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How do you file your income tax

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Discussion Starter · #1 · (Edited)
Hi,

My name is Deen Saleh, and I'm a CPA. I also drive both uber and Lyft when tax season is over.

I would love to answer your tax questions here for FREE.

Disclaimer Note: my replys are not to be used as a legal advise. I disclaim any and all legal liability that might arise as a result of using my answers.
 

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Questions:
How much depreciation Can I claim on my car?
What constitutes as an "expense"? or how much (considering Uber will issue a 1099 with an income to me)
 

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Discussion Starter · #3 ·
For tax purposes, there are two ways to calculate car expenses, for each car, you have to chose one method and stick to it, you are not allowed to switch methods in subsequent years.

Method 1: IRS Standard millage rate.

For 2015, it's 57.5 cents per mile. This method requires you to maintain a log of the business use of the car. If your car is 100 percent business, then use all millage driven. Other ways to estimate millage driven is acceptable, such as oil change records or dmv records.

If you use the standard millage method, you are not allowed to use any other car maintenance expenses, which means, no Gas, No depreciation, and no mechanics or other car related expenses allowed.

However, the following are some example of expenses allowed regardless of the method used

Car registration and taxes, car washes, parking, tolls and traffic violation tickets or related legal fees. There are many other expenses that can be claimed for ride-sharing businessEs.

Method two: actual auto expenses

With this method, you can claim all the actual expenses that actually occurred during the year, including depreciation.

You will not be allowed to use the IRS standard millage rate in current or future years if you end up choosing this method.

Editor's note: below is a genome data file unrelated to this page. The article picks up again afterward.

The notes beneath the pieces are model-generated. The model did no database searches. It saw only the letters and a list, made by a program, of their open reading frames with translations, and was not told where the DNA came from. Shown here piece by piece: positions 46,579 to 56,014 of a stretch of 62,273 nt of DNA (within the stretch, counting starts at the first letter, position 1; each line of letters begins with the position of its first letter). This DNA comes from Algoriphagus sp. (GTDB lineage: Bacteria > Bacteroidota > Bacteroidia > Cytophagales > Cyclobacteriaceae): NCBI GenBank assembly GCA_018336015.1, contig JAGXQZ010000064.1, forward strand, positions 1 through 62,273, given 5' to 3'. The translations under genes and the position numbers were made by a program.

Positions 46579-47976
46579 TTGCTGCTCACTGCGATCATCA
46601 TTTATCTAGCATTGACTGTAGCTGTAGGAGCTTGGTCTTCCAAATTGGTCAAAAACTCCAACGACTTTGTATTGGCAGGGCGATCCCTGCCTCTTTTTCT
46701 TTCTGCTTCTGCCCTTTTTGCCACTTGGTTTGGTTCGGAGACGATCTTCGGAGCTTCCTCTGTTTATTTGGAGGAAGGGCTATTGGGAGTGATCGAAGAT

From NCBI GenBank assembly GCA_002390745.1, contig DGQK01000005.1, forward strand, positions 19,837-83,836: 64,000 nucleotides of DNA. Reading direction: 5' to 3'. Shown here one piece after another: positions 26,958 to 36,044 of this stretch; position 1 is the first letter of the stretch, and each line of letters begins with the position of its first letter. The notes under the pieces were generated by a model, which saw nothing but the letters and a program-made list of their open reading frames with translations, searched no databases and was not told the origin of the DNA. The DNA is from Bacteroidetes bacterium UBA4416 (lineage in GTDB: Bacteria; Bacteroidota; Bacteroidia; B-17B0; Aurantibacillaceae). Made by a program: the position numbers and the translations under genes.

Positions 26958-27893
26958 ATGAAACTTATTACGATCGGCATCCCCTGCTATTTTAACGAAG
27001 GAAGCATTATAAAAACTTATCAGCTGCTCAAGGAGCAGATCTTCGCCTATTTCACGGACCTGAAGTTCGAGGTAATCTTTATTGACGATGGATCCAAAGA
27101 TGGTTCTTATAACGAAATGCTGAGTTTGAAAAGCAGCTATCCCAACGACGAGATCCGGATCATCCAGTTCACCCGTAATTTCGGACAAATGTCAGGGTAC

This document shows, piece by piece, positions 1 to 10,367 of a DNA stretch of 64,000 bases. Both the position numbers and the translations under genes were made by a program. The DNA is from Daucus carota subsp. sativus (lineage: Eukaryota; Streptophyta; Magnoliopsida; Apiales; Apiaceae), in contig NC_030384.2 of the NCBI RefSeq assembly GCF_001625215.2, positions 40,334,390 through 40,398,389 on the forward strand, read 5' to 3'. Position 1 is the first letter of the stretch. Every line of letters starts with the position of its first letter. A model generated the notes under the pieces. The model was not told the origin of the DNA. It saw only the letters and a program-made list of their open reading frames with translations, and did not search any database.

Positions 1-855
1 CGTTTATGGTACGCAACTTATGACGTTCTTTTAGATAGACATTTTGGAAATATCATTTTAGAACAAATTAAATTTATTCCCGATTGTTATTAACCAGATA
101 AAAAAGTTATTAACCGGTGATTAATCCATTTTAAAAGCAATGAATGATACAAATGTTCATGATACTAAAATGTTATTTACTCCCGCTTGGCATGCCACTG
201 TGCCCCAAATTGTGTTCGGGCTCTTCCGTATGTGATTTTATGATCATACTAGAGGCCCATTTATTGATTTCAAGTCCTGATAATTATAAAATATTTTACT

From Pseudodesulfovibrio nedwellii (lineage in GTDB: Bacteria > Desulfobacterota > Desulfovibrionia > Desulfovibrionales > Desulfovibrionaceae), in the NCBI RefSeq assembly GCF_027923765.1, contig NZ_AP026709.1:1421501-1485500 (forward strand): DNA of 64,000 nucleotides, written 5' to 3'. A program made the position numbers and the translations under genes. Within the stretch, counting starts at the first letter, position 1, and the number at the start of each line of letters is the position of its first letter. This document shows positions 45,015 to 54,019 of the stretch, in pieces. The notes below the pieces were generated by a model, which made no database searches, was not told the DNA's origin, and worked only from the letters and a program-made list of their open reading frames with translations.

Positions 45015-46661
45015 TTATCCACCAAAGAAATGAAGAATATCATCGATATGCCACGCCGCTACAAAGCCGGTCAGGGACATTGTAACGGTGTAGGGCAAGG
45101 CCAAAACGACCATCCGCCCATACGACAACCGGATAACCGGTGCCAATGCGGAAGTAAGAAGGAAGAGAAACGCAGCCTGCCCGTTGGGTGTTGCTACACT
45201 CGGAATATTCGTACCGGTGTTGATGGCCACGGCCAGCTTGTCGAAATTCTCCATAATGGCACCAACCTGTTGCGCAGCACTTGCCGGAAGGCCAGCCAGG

Some drivers are eligible to a very large depreciation deduction on the first year they buy the car, however, on later years the depreciation would be a lot smaller than normal. Remember that total depreciation is the same over the life of the car, only the distribution of the depreciation change

I hope this answer help.

If you need further assistance, You can call me and leave a message on

(415) 843-1272 or (415) THE-1CPA

I will get back to you
 

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Hi Deen, if you can explain the taxes UBER drivers are responsible for as independent contractors and will need to report the 1099 income they receive when they file their federal and states taxes. I think there are a lot of new drivers out there that do not understand their tax liabilities when tax time rolls around and will be shocked to find out how much they owe uncle Sam and their states uncle Sam.
 

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For tax purposes, there are two ways to calculate car expenses, for each car, you have to chose one method and stick to it, you are not allowed to switch methods in subsequent years.

Method 1: IRS Standard millage rate.

For 2015, it's 57.5 cents per mile. This method requires you to maintain a log of the business use of the car. If your car is 100 percent business, then use all millage driven. Other ways to estimate millage driven is acceptable, such as oil change records or dmv records.

If you use the standard millage method, you are not allowed to use any other car maintenance expenses, which means, no Gas, No depreciation, and no mechanics or other car related expenses allowed.

However, the following are some example of expenses allowed regardless of the method used

Car registration and taxes, car washes, parking, tolls and traffic violation tickets or related legal fees. There are many other expenses that can be claimed for ride-sharing businessEs.

Method two: actual auto expenses

With this method, you can claim all the actual expenses that actually occurred during the year, including depreciation.

You will not be allowed to use the IRS standard millage rate in current or future years if you end up choosing this method.

Some drivers are eligible to a very large depreciation deduction on the first year they buy the car, however, on later years the depreciation would be a lot smaller than normal. Remember that total depreciation is the same over the life of the car, only the distribution of the depreciation change